5 Copywriter Lessons From AC/DCJuly 16, 2008 at 5:41 am | Posted in Business, Communication, Decision making, Marketing, Online marketing, Social Media, Web 2.0 | 3 Comments
Tags: AC/DC, awesomeness, Business, careers, copywriting, Marketing, Rock, writing
For many of us, AC/DC evokes memories of homecoming dance soundtracks and warm summer nights in a teenager’s Camaro. However, the bad schoolboys of rock have some valuable lessons to impart to copywriters as well.
1: “I’m just making my play. Don’t try to push your luck, just get out of my way…I’m back, back in black”
“A degree in English means you’ll be a high school teacher the rest of your life.” “I guess you don’t ever want to earn enough money to support your family.”
These very statements were told to me as I was contemplating a writing career. And they are bold-faced lies.
If your guidance counselor or girl/boyfriend or parents are trying to dissuade you from the career in writing you want, it is your responsibility to prove them wrong. Make your play in the world and then go back and tell them all about it.
2: “She wanted no applause, just another course…the earth was quaking, my mind was aching…and you shook me all night long”
There are generally two types of writers portrayed on television. You either have the Ginsberg-esque beatnik or the Mad Men type of highball swilling hack.
Like so many other things, the real world is not like that. Being a copywriter is fun, but plan to be on the roller coaster.
Copywriting is not a 9 to 5 job. It takes a lot of effort. You might actually sweat. It is mental activity that takes a physical toll. And it is truly spectacular. But be prepared to work all night long if you have to.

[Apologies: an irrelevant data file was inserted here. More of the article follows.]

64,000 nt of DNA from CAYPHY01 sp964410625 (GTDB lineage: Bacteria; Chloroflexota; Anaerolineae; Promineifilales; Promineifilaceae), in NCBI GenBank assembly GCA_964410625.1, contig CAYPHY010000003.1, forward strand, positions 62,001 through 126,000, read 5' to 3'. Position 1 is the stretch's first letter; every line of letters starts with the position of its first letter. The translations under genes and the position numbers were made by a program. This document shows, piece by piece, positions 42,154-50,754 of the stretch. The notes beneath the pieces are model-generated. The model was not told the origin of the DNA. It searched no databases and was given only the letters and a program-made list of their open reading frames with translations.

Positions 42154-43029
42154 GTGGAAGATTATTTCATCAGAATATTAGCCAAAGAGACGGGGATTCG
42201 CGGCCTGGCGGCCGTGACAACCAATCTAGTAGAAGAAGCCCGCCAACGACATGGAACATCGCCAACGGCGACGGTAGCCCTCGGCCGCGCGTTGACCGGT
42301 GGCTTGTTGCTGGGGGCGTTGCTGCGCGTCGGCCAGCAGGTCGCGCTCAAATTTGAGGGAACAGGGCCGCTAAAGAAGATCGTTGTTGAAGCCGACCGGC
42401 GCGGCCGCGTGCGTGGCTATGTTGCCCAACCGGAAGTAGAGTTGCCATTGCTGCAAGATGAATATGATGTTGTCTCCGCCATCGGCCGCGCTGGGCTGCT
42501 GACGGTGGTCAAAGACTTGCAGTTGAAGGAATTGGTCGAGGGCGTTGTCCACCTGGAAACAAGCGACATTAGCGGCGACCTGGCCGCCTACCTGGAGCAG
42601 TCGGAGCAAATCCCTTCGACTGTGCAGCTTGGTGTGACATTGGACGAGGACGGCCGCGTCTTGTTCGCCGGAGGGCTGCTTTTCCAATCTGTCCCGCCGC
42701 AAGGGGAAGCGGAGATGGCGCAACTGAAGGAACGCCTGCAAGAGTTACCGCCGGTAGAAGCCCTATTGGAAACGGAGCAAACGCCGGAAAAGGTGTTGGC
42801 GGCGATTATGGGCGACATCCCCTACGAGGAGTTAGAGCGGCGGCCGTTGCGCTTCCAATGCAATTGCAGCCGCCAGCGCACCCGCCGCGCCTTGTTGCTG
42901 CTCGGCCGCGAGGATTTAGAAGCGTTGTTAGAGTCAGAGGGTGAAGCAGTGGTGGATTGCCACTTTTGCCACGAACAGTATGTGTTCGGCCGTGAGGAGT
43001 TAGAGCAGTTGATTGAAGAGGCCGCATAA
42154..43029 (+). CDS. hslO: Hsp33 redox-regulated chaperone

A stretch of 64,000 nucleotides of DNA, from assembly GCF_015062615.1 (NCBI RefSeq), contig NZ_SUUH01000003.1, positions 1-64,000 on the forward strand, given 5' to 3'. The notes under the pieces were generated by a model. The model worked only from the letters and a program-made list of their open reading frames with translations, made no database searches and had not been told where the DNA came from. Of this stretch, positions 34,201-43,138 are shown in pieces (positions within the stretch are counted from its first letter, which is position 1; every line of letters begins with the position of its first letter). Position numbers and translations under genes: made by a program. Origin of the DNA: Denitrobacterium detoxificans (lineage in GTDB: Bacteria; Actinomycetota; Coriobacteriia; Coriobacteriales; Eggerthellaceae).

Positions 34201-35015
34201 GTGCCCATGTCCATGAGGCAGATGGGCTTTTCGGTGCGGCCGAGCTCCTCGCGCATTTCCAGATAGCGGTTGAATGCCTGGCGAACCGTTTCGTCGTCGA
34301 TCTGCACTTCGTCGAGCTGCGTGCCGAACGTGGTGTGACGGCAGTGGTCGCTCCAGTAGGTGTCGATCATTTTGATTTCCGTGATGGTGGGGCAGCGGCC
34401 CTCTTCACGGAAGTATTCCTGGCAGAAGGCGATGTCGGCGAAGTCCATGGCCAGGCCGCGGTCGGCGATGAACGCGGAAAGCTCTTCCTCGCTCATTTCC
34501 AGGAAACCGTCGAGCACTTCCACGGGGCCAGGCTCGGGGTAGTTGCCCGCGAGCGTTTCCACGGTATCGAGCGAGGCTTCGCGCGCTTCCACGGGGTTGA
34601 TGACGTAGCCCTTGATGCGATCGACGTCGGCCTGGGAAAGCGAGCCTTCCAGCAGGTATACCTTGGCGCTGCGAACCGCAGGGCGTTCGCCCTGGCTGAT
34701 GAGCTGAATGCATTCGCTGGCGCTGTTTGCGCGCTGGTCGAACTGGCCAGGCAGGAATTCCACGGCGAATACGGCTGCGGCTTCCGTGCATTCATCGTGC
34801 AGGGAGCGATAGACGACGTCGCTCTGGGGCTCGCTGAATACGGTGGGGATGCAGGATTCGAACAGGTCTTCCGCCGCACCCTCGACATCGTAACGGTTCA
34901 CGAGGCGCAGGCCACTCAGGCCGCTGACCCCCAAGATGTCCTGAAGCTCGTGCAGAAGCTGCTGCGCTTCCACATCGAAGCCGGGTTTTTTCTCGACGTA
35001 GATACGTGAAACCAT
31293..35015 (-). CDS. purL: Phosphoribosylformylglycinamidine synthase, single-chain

3: “I shoot from the hip. I was born with a stiff, a stiff upper lip”
You don’t want to go off half-cocked (groan), but as with any creative endeavor, you are going to face criticism of your work. Sometimes you will agree with the subjective assessment, and sometimes you won’t.
The best copywriters absorb the critique, compartmentalize it into the professional (not personal) part of their brains, and use it next time if it has any value. (Hint: it usually does.)
However, do not let any evaluation to permanently scar your confidence. Besides a good brain, a stiff upper lip is the most useful part of a writer’s anatomy.
4: “Come on, come on, listen to the money talk”
Creatives tend to fear selling out. That fear has its uses. You won’t find me writing ads for Philip Morris or BP any time soon.
On the other hand, remember that employers will only pay you what they must, not necessarily what you deserve. There is nothing honorable in allowing your family to starve. Sometimes that entails changing companies to get the money (and respect) you deserve.
5: “One of these days see me driving round town, in my rock ‘n’ Rolls Royce with the sun roof down…Ain’t no fun waiting round to be a millionaire”
There are professions where instant stardom seems bestowed in a flash. NBA basketball players. Hollywood actors. Good for them.
Copywriting is not one of those professions. Most often, it takes a long time to build your writing career. But don’t let that get you down.
In the meantime, enjoy the perks that other folks don’t have. Writers are more likely to work at home, which makes childcare a whole lot easier. If you have to go to an office, it’s more likely in jeans than a suit. It’s no Rolls Royce, but it’s still damn good.
Bonus: “It’s a long way to the top if you wanna rock ‘n’ roll”
Writing is a craft, not a destination. This continual process can be one of the most rewarding of your life, but must be approached with rigor. Just as lawyers say “I practice law,” I recommended getting in the habit of saying “I practice writing.”
Your path to the top may be difficult to see at times. There are all sorts of venues in business for your writing – direct mail, internal communication, advertising copy, etc. – so pursue what you love and excel at.
A career as a writer can seem daunting. While it is a challenge, it can also be the most fun you ever have. It can even be a little rock ‘n’ roll.
So, for those of you about to write, I salute you.
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